How the body carries emotional trauma

Bachir Miloudi / Sputnik Photography

How often do people think that emotional trauma is connected to physical health? I’ve thought about this question a lot in my daily life, especially when seeing trends or memes talking about emotional trauma turning physical. However, people still don’t prioritize their emotional health as much as their physical health, even though there are common examples of this “phenomenon.” 

Some research from health and wellness websites like Psych Central and Psycom discuss the possibilities of genetics holding trauma that may pass down to other generations. Psych Central had commented on a 2018 study about depression being passed down epigenetically. The study of epigenetics means how your genes fluctuate and are reflective of changes in your environment.  

When reading these articles, it made me think about the common ways people undergo emotional pain that ends up translating physically. A frequent experience that’s talked about is the morning after a break-up. Many people express a similarity waking up with their chest feeling tight and choked up throat, maybe even a heaviness in their stomach. Whatever the symptom may be, it makes me question if the body can communicate your emotional needs. Can the body respond to emotional neglect and trauma? When waking up, it seems like the body knows an event has changed to turn it frail and weak.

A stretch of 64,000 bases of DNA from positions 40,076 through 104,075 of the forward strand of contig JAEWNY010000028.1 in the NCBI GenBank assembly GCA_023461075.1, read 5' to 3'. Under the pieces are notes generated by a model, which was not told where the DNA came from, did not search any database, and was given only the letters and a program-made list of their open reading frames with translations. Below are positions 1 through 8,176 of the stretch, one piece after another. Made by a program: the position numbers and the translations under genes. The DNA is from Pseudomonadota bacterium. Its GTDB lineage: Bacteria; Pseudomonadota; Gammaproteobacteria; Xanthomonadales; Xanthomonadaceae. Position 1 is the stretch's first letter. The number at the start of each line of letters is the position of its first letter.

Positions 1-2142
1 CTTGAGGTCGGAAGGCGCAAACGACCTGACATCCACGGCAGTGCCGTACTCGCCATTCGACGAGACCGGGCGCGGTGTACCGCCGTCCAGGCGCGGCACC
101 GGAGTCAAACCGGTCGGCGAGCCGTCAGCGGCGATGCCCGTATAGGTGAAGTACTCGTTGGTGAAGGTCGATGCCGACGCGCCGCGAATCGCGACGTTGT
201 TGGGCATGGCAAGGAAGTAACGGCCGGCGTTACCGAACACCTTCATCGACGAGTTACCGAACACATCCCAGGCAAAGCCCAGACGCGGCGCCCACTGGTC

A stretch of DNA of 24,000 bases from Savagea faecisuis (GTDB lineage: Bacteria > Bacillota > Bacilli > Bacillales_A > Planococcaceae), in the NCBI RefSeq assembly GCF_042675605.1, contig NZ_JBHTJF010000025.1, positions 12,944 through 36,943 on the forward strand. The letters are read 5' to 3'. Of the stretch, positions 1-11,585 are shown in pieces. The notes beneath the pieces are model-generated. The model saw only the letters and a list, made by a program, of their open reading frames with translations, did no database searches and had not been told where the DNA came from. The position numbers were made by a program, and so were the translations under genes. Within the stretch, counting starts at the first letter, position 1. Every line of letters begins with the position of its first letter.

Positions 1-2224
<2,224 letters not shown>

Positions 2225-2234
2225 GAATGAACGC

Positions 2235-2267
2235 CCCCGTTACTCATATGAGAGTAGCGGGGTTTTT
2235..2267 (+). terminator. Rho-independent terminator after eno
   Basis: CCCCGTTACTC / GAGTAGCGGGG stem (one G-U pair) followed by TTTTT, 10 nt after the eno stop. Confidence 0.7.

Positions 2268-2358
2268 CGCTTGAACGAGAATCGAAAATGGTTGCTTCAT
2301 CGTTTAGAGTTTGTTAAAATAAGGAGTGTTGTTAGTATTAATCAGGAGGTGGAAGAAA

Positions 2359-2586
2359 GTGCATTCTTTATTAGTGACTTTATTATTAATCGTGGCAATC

There are even cases of irritable bowel syndrome being linked to chronic anxiety. Individuals who were raised in unstable environments may grow up to have questionable stomach issues that cannot be properly diagnosed, yet they see improvement in their gut health when they leave a toxic environment.  

Another example could be how anxiety can turn into shakes, shortness of breath, passing out or even throwing up. Is the body intuitive? Does it respond to a trigger physically to say a person or event is not healthy or isn’t serving us in a positive way? I believe this question can be reflective of common advice given by therapists, like the importance of breathing techniques, meditation and journaling. These mechanisms are used to channel emotion towards something productive, calming or in the goal of releasing tension.  

I want to draw the point that the mind and body are in conjunction with emotional health. That it is essential to prioritize self-care for your mental health just as much as your physical. This can only be done by spending time with yourself to get to know what’s important to you and what needs are often disregarded. This can be doing daily walks, journaling, going to therapy, tracking psychological triggers, doing a creative task, making sure you eat and drink water and so on. Taking care of yourself emotionally is a type of self-care that should be done regularly. In a world where peace is hard to find, we must find ways to create it and bring love into the journey of self. 

This article was originally published in print Volume 23, Issue 4 on Thursday, Dec. 7.

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